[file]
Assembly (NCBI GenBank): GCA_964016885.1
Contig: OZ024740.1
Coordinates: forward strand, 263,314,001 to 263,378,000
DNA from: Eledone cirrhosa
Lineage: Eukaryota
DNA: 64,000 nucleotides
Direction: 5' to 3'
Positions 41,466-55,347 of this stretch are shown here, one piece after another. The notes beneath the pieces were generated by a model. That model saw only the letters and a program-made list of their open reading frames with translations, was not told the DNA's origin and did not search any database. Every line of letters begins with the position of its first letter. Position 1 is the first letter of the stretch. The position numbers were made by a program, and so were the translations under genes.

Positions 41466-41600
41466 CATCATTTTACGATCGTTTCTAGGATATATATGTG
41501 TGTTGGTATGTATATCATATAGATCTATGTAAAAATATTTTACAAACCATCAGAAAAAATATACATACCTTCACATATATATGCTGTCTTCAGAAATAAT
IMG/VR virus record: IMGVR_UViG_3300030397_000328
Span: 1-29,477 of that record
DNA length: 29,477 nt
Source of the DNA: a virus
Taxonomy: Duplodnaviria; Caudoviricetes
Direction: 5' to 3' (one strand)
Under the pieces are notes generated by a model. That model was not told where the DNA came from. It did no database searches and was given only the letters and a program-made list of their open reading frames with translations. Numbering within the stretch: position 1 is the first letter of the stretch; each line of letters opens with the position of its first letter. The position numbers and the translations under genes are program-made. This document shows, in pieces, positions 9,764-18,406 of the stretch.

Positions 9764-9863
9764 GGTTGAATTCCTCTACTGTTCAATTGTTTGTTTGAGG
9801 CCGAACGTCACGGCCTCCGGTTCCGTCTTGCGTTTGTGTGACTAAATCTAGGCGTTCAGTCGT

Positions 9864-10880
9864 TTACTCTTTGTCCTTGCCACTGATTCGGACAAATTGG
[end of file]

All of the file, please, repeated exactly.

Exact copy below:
Assembly (NCBI GenBank): GCA_964016885.1
Contig: OZ024740.1
Coordinates: forward strand, 263,314,001 to 263,378,000
DNA from: Eledone cirrhosa
Lineage: Eukaryota
DNA: 64,000 nucleotides
Direction: 5' to 3'
Positions 41,466-55,347 of this stretch are shown here, one piece after another. The notes beneath the pieces were generated by a model. That model saw only the letters and a program-made list of their open reading frames with translations, was not told the DNA's origin and did not search any database. Every line of letters begins with the position of its first letter. Position 1 is the first letter of the stretch. The position numbers were made by a program, and so were the translations under genes.

Positions 41466-41600
41466 CATCATTTTACGATCGTTTCTAGGATATATATGTG
41501 TGTTGGTATGTATATCATATAGATCTATGTAAAAATATTTTACAAACCATCAGAAAAAATATACATACCTTCACATATATATGCTGTCTTCAGAAATAAT
IMG/VR virus record: IMGVR_UViG_3300030397_000328
Span: 1-29,477 of that record
DNA length: 29,477 nt
Source of the DNA: a virus
Taxonomy: Duplodnaviria; Caudoviricetes
Direction: 5' to 3' (one strand)
Under the pieces are notes generated by a model. That model was not told where the DNA came from. It did no database searches and was given only the letters and a program-made list of their open reading frames with translations. Numbering within the stretch: position 1 is the first letter of the stretch; each line of letters opens with the position of its first letter. The position numbers and the translations under genes are program-made. This document shows, in pieces, positions 9,764-18,406 of the stretch.

Positions 9764-9863
9764 GGTTGAATTCCTCTACTGTTCAATTGTTTGTTTGAGG
9801 CCGAACGTCACGGCCTCCGGTTCCGTCTTGCGTTTGTGTGACTAAATCTAGGCGTTCAGTCGT

Positions 9864-10880
9864 TTACTCTTTGTCCTTGCCACTGATTCGGACAAATTGG